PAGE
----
04/11/2006 08:00 AM STATE AFFAIRS
Download Mp3. <- Right click and save file as
= bill was previously heard/scheduled
ALASKA STATE LEGISLATURE HOUSE STATE AFFAIRS STANDING COMMITTEE April 11, 2006 8:07 a.m. MEMBERS PRESENT Representative Paul Seaton, Chair Representative Carl Gatto, Vice Chair Representative Jim Elkins Representative Bob Lynn Representative Jay Ramras Representative Berta Gardner Representative Max Gruenberg MEMBERS ABSENT All members present COMMITTEE CALENDAR SENATE BILL NO. 250 "An Act extending the termination date of the Council on Domestic Violence and Sexual Assault; and eliminating statutory references to the network on domestic violence and sexual assault." - MOVED HCS SB 250(STA) OUT OF COMMITTEE CS FOR SENATE BILL NO. 12(STA) "An Act relating to financial relationships with persons conducting business in or having headquarters in countries that support or ignore slavery and trafficking in persons." - MOVED HCS CSSB 12(STA) OUT OF COMMITTEE SENATE BILL NO. 310 "An Act relating to the employment of prisoners; and providing for an effective date." - SCHEDULED BUT NOT HEARD HOUSE BILL NO. 438 "An Act relating to initiative, referendum, and recall petitions; and providing for an effective date." - BILL HEARING CANCELED PREVIOUS COMMITTEE ACTION BILL: SB 250 SHORT TITLE: DOMESTIC VIOLENCE/SEXUAL ASSAULT COUNCIL SPONSOR(s): RULES BY REQUEST OF LEG BUDGET & AUDIT 01/26/06 (S) READ THE FIRST TIME - REFERRALS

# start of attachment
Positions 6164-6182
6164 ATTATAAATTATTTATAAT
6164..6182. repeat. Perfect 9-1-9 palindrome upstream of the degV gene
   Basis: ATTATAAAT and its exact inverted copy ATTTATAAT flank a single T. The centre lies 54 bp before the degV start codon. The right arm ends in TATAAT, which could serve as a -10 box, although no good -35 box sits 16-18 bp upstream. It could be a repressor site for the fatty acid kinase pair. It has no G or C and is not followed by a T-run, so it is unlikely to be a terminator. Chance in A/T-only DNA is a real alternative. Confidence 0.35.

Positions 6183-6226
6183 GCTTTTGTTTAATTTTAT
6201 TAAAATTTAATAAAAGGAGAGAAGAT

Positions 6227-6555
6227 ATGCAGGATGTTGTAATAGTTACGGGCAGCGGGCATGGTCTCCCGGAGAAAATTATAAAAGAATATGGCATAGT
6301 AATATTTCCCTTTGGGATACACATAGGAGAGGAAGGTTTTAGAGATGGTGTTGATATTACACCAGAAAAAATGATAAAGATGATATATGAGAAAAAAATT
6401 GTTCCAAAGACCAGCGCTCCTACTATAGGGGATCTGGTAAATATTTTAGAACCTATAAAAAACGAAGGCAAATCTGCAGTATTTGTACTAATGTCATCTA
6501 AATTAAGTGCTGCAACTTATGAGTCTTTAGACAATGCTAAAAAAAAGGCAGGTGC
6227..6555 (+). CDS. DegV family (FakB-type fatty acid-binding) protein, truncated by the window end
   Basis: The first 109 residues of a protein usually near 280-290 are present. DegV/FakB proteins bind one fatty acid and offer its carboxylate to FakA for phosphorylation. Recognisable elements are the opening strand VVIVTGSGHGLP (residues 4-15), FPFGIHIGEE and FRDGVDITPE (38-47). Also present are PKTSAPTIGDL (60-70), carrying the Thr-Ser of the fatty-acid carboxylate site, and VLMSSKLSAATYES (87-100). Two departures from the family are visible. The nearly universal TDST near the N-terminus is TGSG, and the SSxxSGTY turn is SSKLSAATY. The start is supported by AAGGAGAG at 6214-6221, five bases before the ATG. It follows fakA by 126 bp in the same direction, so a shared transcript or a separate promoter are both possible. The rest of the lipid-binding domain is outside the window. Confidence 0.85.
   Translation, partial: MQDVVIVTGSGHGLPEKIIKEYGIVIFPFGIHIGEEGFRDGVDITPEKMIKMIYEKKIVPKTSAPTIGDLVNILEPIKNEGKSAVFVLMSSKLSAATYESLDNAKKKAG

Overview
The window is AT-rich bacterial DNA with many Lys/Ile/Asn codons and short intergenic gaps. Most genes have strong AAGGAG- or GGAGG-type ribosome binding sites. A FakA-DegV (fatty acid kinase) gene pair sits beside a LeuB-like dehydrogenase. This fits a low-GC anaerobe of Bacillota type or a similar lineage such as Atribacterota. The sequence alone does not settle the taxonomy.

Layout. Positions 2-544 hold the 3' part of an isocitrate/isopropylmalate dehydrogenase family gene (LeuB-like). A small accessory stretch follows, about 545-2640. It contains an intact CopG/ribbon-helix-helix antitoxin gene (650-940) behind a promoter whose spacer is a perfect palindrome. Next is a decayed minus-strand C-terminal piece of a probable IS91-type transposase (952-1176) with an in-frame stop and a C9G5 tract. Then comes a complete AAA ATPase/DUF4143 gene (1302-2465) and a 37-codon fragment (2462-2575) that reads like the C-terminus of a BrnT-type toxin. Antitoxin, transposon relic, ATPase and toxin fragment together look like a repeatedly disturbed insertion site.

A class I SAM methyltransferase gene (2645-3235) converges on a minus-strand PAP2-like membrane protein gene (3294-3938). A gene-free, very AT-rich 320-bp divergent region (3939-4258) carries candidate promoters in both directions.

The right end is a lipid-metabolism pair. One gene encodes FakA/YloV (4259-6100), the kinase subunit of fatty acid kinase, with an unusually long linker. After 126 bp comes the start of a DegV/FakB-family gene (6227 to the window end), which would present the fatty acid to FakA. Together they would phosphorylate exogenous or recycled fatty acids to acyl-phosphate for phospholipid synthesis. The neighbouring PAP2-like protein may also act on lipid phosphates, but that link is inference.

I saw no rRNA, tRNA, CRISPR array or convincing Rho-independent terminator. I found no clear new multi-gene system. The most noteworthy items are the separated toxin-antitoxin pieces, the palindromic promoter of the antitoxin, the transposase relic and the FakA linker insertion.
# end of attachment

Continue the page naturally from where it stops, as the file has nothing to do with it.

01/26/06 (S) HES, FIN 02/17/06 (S) HES AT 1:30 PM BUTROVICH 205 02/17/06 (S) Heard & Held 02/17/06 (S) MINUTE(HES) 02/22/06 (S) HES AT 1:30 PM BUTROVICH 205 02/22/06 (S) Heard & Held 02/22/06 (S) MINUTE(HES) 03/01/06 (S) HES WAIVED PUBLIC HEARING NOTICE,RULE 23 03/03/06 (S) HES AT 2:00 PM BUTROVICH 205 03/03/06 (S) Moved SB 250 Out of Committee 03/03/06 (S) MINUTE(HES) 03/06/06 (S) HES RPT 1DP 2NR 2AM 03/06/06 (S) DP: DYSON 03/06/06 (S) NR: WILKEN, GREEN 03/06/06 (S) AM: ELTON, OLSON 03/14/06 (S) FIN AT 9:00 AM SENATE FINANCE 532 03/14/06 (S) Moved SB 250 Out of Committee 03/14/06 (S) MINUTE(FIN) 03/15/06 (S) FIN RPT 3DP 3NR 03/15/06 (S) DP: WILKEN, GREEN, BUNDE 03/15/06 (S) NR: HOFFMAN, OLSON, STEDMAN 03/27/06 (S) TRANSMITTED TO (H) 03/27/06 (S) VERSION: SB 250 03/28/06 (H) READ THE FIRST TIME - REFERRALS 03/28/06 (H) STA, FIN 04/06/06 (H) STA AT 8:00 AM CAPITOL 106 04/06/06 (H) Heard & Held 04/06/06 (H) MINUTE(STA) 04/11/06 (H) STA AT 8:00 AM CAPITOL 106 BILL: SB 12 SHORT TITLE: LIMIT RELATIONS WITH CERTAIN NATIONS SPONSOR(s): SENATOR(s) DYSON